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    Calculations of liquid motion were then carried out where both dynamic effects induced bythe tank motion and both buoyancy and thermal effects were considered. The evaporation processat the LNG free surface was not considered at this stage of this study due to difficulties in itsimplementation so that we could not directly assess the BOG production. However, thesesimulations allowed to assess qualitatively the impact of liquid motion on the mixing process.

    Two cases of liquid motion with different filling levels have been studied. This two casesrepresent the most conservative cases in terms of rollover onset time and Boil-Off Gas productionunder offshore configuration.

    Calculation parameters Case 1 Case 2

    Filling rate 50% 98%

    Tank motion amplitude 2 m 2 m

    Velocity motion (sway motion) 1.1 m/s 1.1 m/s

    Period 15s 15s

    Table 1: Liquid motion simulations: initial conditions

    For a partially tank filled (Figure 10 to Figure 12), the mixing of the layers is mainlygoverned by the dynamic effects (wave mixing process) due to the tank motion and not by thethermal effects. The behavior of the stratification is completely changed by the liquid motion as itdoes no longer evolve in the form of two bunk layers up to the rollover as it is the case for the staticstorage but in the form of fluid cells having different densities surrounded by well mixed liquid.

    The complete mixing of the layers occurs after about ten minutes which is very reducedcompared to 18h for the static case. When the tank is almost filled (98%), the global motion of theliquid is slightly slowed down and the full mixing of the layers appears further than for 50%, aftermore than 30 minutes.

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    Figure 10. Case 1-50% - concentration at t=12s (left) and t=60s (right)

    Figure 11. Case 1-50% - concentration at t=148s (left) and t=200s (right)

    Figure 12. Case 1-50% - concentration at t=400s (left) and t=500s (right)

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    Figure 13. Case 2-98% - concentration at t=200s (left) and t=500s (right)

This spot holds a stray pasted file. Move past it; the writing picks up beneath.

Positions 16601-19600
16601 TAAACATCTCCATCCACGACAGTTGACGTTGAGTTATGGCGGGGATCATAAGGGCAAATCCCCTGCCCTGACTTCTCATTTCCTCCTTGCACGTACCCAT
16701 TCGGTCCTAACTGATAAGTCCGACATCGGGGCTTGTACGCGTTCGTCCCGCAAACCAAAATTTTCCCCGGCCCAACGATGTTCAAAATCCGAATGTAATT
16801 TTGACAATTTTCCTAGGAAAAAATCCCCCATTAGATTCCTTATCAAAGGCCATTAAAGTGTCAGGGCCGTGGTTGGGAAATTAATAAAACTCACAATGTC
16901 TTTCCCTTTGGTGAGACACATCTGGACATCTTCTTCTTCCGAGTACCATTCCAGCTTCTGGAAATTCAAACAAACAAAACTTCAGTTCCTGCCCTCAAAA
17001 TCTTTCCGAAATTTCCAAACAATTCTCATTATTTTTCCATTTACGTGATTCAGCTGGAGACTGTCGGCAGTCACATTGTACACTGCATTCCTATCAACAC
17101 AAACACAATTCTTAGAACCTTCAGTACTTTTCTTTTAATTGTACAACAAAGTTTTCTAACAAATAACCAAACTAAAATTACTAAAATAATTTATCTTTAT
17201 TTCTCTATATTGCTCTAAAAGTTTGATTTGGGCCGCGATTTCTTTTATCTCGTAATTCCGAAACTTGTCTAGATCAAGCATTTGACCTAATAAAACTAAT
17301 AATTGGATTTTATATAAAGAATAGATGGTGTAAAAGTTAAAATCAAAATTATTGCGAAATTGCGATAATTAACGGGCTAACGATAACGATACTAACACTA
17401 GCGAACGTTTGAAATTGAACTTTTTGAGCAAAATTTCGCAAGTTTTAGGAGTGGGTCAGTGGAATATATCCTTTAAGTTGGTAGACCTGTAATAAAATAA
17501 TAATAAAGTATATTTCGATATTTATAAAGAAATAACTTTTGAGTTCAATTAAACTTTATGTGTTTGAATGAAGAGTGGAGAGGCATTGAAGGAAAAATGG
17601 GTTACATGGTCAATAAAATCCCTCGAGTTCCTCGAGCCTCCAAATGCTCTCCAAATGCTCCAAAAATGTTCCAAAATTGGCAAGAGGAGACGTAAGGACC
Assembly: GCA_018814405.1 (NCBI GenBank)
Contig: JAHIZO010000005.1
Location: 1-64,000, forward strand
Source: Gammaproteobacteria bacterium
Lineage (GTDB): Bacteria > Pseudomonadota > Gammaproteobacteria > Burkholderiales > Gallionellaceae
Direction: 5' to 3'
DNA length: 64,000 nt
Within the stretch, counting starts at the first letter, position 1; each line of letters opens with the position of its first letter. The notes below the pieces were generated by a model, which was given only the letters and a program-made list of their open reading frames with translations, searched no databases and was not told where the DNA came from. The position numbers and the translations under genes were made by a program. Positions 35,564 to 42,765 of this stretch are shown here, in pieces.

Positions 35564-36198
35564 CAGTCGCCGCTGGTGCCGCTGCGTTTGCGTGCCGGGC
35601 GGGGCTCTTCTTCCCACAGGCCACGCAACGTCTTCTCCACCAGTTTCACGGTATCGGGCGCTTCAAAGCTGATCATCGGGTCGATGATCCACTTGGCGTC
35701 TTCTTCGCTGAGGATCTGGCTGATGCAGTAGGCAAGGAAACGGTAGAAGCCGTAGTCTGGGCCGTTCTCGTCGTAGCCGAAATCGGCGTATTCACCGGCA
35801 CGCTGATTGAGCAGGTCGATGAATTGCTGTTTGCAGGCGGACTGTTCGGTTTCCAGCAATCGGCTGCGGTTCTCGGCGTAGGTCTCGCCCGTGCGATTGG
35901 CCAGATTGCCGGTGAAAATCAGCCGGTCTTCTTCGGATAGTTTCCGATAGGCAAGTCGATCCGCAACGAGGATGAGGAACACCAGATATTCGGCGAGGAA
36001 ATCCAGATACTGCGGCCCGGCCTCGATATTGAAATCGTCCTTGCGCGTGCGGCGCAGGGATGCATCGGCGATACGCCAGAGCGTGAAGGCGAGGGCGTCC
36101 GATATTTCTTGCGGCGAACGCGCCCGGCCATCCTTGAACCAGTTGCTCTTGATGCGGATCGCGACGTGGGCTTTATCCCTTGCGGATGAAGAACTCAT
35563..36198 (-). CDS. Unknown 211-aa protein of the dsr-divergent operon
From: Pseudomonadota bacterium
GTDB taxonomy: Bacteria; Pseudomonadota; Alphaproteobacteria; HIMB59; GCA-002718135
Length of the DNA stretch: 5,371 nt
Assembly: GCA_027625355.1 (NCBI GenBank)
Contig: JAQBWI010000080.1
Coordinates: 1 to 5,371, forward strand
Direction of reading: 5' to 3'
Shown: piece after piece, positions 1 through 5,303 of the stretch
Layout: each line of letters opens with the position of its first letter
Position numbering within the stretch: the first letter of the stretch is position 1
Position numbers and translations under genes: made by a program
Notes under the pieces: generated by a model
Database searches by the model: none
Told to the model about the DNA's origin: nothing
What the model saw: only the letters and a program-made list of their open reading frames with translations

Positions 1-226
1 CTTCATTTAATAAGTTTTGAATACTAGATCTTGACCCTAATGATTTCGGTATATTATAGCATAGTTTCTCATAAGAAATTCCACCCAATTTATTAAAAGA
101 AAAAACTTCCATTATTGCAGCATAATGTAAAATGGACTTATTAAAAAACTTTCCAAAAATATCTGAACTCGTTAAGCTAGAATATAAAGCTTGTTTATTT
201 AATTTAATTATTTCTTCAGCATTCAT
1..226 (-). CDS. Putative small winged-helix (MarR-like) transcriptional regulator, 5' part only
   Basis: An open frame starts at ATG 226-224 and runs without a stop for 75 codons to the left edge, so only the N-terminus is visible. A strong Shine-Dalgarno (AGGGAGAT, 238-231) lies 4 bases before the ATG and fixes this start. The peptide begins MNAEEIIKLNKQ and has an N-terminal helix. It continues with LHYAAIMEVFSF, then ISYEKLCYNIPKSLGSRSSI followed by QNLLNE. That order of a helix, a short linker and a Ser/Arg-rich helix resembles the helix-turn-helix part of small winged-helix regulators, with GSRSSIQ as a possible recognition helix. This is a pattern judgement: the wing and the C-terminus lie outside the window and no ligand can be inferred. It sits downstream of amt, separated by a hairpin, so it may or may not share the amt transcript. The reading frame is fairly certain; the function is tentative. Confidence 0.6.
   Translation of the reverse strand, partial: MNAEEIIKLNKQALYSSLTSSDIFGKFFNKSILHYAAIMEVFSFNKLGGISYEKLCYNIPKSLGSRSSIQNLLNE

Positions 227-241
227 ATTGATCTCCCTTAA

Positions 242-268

Figure 14. Case 2-98% - concentration at t=800s (left) and t=1200s (right)

    Figure 15. Case 2-98% - concentration at t=1600s (left) and t=2300s (right)

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    5.2. The total mixing BOG depends on the energy stored in a stratification

    Following these observations on the mixing mechanism of a stratification under liquidmotion effect, could we still qualify the mixing process as a rollover phenomenon? Then what are

    the consequences that it could have in terms of BOG peak production compared to the onshorerollovers?

    The answers to these questions lie in the state of the stratification when the liquid motionbecomes to be important, through the quantity of energy that the stratification has already stored byheat ingress, especially in the lower layer, before being destabilized. This energy will define theBOG flowrate which would be released during the mixing process.

    Two main cases can be identified in this way (see Figure 16):

    - The stratification is destabilized by liquid motion since the first moment of its creation. Inthis case, the energy stored by the stratification is still low. The BOG generated by suchmixing would be smoothed during the mixing process leading to an increased in the

    nominal BOG with a relatively low peak (green curve in Figure 16).

    - The stratification has evolved for relatively long time and start to be destabilized by theliquid motion which would increase the LNG mix. In this case, the mixing process couldbe assimilated to a rollover event as it would generate a real but moderate peak of BOG(red curve in Figure 16). Moreover, The liquid motion could be an accelerator of rollover ifthe stratification has sufficiently incubated and is highly energy saturated. Then, the BOGthat would be generated by a total mixing of the stratified layers is of the same order ofmagnitude as for static rollover (blue curve in Figure 16).

    Figure 16 Qualitative assessment of the expected BOG peak at mixing. The BOG peak that would

    be generated by a total mixing of the stratified layers depends on the incubation time of the

    stratification

    Sloshing effect being

    important

    Expected BOG peak at

    mixing Expected BOG peak

    at rollover